Trust online is hard won, but easily lost

Changing landscape of trust was set against a backdrop of global economic uncertainty.

Over the course of 2020, organisations had to trust their employees to work from home, and consumers had to trust businesses with their information amidst a huge spike in online threats, states a recently released report by Okta, titled The State of Digital Trust – A snapshot of Australians’ trust in an increasingly digital society.

As a society, we also had to put trust in each other, the scientific community, and the government, to make the right decisions to protect our health and prosperity. This changing landscape of trust was set against a backdrop of global economic uncertainty, political upheaval, and soaring privacy expectations among consumers.

More than half of Australian respondents (57 per cent) say they are more cautious about sharing personal information online now than they were before the pandemic.

The report found that trust is hard won, but easily lost, with nearly half of Australian respondents (49 per cent) saying they would permanently stop using a company’s services following a data breach. Further, a significant percentage of Australians (14 per cent) say they don’t trust any digital channel to safely handle their data.

The survey found that when it comes to building trust, consumers care most about the core competencies: service reliability, strong security, and good data handling practices. Respondents also made it clear that trust in their digital world directly impacts purchase decisions, and many will cut ties with brands they lose trust in.

Key Australian findings:

  • How is digital trust won and lost?
    • The top reasons for trustin a digital brand are service reliability (32 per cent) and secure login options such as multi-factor authentication (MFA) (24 per cent)
    • The top reasons for distrust in a digital brand are intentional misuse or sale of personal data (44 per cent) and data breaches (16 per cent)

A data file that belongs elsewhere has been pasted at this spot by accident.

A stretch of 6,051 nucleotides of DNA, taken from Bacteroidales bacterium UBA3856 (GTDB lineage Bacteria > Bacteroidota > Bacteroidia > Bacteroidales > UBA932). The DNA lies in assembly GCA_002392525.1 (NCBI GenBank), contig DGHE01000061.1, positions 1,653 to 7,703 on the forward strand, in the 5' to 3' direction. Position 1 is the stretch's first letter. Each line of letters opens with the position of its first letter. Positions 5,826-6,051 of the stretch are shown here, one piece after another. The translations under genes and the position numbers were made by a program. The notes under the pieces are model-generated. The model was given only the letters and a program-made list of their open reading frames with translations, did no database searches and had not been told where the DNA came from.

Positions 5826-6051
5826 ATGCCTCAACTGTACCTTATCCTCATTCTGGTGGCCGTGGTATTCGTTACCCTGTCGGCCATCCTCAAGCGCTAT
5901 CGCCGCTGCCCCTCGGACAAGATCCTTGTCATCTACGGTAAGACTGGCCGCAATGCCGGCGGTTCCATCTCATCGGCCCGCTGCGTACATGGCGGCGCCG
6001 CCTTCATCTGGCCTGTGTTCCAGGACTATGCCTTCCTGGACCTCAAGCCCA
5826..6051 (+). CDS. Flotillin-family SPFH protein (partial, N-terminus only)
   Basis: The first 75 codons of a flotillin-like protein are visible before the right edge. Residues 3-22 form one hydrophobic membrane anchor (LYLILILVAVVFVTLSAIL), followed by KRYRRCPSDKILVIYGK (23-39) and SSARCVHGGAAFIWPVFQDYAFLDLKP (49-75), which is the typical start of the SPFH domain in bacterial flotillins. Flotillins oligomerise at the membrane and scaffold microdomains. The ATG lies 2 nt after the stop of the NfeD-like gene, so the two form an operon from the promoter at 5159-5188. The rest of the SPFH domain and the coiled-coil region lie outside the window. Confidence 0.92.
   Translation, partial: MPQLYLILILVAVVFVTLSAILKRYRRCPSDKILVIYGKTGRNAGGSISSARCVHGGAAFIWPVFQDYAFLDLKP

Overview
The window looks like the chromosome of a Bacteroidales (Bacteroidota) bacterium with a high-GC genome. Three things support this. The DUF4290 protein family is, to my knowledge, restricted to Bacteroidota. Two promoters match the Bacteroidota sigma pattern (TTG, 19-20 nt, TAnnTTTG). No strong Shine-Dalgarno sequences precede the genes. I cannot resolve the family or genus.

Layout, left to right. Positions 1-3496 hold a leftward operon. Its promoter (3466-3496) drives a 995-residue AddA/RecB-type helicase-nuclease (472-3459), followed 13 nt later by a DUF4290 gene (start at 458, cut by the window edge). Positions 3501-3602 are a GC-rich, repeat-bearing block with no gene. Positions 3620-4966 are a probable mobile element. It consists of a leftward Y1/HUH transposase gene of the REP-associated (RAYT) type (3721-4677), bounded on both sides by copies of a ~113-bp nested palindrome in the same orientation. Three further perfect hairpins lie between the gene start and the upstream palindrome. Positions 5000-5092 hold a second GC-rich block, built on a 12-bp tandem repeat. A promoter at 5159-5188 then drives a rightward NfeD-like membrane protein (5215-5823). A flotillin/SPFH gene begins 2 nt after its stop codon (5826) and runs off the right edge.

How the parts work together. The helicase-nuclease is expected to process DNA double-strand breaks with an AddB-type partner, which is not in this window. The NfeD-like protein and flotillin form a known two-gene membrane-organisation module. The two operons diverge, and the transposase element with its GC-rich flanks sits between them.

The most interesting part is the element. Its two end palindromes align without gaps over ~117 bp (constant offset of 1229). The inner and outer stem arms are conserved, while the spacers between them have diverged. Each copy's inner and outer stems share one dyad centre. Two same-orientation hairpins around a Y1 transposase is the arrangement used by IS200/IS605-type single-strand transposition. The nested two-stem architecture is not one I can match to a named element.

• 40 per cent of Australian respondents have lost trust in a company following a data breach
  • What are the biggest reservations about shopping online?
    • Not knowing if the website is legitimate (54 per cent)
    • Concern about a data breach occurring with their personal information (49 per cent)
    • Websites requesting too much personal information (44 per cent)
  • Which channels are most trusted?
    • Government websites (41 per cent)
    • Websites used for work, including search engines and online databases (17 per cent)
    • Workplace communications apps, e.g. Zoom, Slack, Teams, Skype (10 per cent)
    • Established social media platforms, e.g. Facebook, Twitter, Instagram (5 per cent)

14 per cent say they don’t trust any digital channels to safely handle their data

  • What happens without trust?
    • 77 per cent would not purchase from a company they don’t trust
    • 49 per cent would permanently stop using a company’s services and 41 per cent would delete their account following a data breach
  • How do Australians perceive cyber risk since the COVID-19 pandemic?
    • 57 per cent are more cautious about sharing personal information online since the pandemic
    • Working from home compared to in the office, 45 per cent are more wary of phishing emails, 43 per cent of data breaches, and 37 per cent of deepfake fraud
    • Of all online threats, Australians feel most at risk of identity theft (27 per cent) but password theft is a low concern (10 per cent)
    • Media coverage about online threats increased online caution for 46 per cent of respondents during the pandemic
  • How are respondents’ employers addressing the growth in cyber threats?
    • Implementation of new security applications and technologies, e.g. MFA (39 per cent)
    • Implemented more internal security training (28 per cent)
    • 24 per cent of respondents don’t know and 21 per cent claimed their employer has done nothing





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